It’s a recurring theme throughout season one, and it works as often as it doesn’t. I watched all twenty five episodes in order, and while some of the episodes stood out for their writing or events (“Conspiracy”) just as many stood apart for less positive reasons (“Code of Honor”). Here are my quick thoughts on each along with a rating on a one to ten scale.
- 1: Encounter at Farpoint ‐ The Enterprise’s maiden voyage finds them sent to investigate a space station in this two-parter, but their mission is interrupted by a seemingly godlike being named Q intent on judging humanity for its crimes. Q is an interesting character, but the defense of mankind is bit oversold. The original series’ McCoy makes a brief appearance in this two-parter as an old man from Texas walking down a hallway. (6/10)
- 2: The Naked Now ‐ An untraceable contaminant infects the crew with symptoms resembling someone pretending to be drunk. The most memorable element here is knowing that Data gets to bone the hot head of security, Lt. Yar. They promise to never speak of it again, but it’s something I’ll never forget. A second callback to the original series is found here as the infection is traced back to an appearance on the first USS Enterprise. (5/10)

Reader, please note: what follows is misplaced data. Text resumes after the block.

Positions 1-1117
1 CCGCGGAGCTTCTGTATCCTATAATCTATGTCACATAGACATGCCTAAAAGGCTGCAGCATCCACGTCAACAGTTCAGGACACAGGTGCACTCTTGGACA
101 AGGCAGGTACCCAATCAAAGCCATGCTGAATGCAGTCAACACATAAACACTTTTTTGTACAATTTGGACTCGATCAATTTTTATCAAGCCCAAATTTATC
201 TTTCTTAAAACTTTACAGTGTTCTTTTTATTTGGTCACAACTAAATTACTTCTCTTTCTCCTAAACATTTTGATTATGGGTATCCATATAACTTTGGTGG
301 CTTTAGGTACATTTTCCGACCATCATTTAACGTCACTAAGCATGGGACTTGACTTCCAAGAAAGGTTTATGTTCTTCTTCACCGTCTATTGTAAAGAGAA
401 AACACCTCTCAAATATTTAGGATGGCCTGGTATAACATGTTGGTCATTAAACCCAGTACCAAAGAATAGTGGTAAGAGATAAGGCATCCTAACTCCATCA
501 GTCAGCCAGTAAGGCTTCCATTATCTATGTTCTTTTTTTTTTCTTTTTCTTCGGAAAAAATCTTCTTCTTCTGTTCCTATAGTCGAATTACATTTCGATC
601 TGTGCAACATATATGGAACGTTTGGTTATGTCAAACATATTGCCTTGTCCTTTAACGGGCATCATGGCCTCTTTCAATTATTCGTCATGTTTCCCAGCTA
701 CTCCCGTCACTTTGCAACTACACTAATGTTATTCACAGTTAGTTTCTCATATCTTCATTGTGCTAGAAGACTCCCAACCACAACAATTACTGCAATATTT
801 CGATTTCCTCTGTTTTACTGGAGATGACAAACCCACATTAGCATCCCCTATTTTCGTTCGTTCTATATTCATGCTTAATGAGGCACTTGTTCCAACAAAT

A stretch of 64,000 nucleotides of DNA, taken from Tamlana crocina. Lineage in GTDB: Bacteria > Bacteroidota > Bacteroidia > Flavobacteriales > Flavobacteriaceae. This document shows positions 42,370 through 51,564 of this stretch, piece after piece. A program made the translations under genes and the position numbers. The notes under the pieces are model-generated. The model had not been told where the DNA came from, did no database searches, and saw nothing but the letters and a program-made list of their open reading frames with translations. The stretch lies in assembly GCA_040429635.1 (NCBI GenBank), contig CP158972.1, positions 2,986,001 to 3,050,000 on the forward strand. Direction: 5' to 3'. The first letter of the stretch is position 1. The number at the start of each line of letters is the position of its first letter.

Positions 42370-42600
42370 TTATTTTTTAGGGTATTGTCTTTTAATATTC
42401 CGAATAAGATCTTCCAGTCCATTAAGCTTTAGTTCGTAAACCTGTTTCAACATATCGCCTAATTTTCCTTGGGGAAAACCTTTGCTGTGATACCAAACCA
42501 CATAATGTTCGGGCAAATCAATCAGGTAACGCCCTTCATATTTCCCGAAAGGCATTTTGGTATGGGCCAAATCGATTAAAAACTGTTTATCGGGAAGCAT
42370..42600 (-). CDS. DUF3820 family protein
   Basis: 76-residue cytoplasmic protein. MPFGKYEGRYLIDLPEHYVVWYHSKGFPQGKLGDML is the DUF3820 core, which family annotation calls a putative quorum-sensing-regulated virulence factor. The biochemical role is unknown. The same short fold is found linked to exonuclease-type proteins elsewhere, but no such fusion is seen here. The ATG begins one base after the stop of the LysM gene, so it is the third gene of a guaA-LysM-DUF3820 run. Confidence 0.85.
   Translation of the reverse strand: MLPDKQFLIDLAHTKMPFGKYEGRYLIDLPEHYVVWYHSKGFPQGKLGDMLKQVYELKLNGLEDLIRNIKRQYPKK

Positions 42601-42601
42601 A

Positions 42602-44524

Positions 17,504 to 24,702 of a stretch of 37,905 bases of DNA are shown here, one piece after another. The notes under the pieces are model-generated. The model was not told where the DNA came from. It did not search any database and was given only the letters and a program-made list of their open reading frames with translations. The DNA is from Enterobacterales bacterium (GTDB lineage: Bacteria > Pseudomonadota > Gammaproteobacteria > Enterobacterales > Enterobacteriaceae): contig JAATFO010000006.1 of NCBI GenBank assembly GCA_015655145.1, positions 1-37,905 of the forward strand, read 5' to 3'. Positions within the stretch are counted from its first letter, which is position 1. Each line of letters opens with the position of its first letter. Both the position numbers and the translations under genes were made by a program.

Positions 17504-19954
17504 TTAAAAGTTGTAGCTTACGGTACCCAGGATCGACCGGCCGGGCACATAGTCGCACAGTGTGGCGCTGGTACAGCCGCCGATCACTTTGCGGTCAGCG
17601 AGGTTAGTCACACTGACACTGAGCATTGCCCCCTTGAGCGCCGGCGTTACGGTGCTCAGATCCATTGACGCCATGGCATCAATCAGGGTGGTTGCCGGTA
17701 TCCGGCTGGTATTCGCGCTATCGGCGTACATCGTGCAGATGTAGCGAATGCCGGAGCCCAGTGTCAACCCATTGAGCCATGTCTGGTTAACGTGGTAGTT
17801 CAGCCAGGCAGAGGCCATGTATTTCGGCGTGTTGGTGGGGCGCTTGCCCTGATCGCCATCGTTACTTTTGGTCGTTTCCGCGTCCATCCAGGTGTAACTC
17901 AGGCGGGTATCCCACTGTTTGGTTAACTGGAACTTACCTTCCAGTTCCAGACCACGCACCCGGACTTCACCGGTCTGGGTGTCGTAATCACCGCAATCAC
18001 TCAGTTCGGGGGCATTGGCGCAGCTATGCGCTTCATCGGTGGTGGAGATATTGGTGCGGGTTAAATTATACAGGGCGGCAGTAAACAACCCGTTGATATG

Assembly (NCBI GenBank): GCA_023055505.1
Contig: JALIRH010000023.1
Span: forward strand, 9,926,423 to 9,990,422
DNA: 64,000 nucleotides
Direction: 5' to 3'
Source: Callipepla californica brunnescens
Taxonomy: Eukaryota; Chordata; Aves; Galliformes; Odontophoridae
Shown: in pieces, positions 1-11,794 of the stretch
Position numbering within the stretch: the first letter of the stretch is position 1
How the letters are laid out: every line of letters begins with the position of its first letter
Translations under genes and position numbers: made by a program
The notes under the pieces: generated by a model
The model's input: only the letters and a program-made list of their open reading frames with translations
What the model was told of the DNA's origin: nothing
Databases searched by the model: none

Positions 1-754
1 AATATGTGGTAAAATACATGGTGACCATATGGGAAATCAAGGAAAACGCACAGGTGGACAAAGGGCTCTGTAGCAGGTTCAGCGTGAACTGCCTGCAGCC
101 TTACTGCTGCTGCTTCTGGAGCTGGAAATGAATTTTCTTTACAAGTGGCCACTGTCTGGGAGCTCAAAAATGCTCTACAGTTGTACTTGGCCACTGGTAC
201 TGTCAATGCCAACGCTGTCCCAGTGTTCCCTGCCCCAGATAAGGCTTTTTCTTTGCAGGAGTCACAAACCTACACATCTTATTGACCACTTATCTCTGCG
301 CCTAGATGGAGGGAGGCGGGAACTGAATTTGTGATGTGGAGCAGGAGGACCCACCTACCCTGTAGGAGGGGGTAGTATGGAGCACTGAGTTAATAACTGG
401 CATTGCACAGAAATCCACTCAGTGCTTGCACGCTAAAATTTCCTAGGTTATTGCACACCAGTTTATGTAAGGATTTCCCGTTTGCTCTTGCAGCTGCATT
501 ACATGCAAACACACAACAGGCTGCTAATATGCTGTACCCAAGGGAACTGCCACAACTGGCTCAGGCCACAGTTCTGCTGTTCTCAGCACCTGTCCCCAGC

- 3: Code of Honor ‐ A race of black humanoids who carry spears and wear loud tribal outfits easily kidnap Lt. Yar as an act of honorable heroism. It’s difficult to take this episode seriously watching the all-Black species talk and act like an African tribal community. Because, really? At least the stunt doubles entertain with their utter lack of similarity to the actors they’re doubling for. (3/10)
- 4: The Last Outpost ‐ The Ferengi are introduced as both their ship and the Enterprise are held captive by an unknown source on a nearby planet. Mankind’s questionable behavior is once again brought under scrutiny, but the rat-like Ferengi with the permanently furrowed brows are the real animals here. (4/10)
- 5: Where No One Has Gone Before ‐ A technique meant to boost the ship’s engines instead sends the Enterprise millions of miles outside the known universe. This is a somewhat aimless ep, and the random characters affected by their imaginations calls to mind the random characters affected by space alcohol from a few eps prior. Two highlights of note include the ship’s engineer being hilariously named Argyle and the introduction of a character known as The Traveler (aka the Travelling Pedo) who takes a creepy interest in Wesley. (5/10)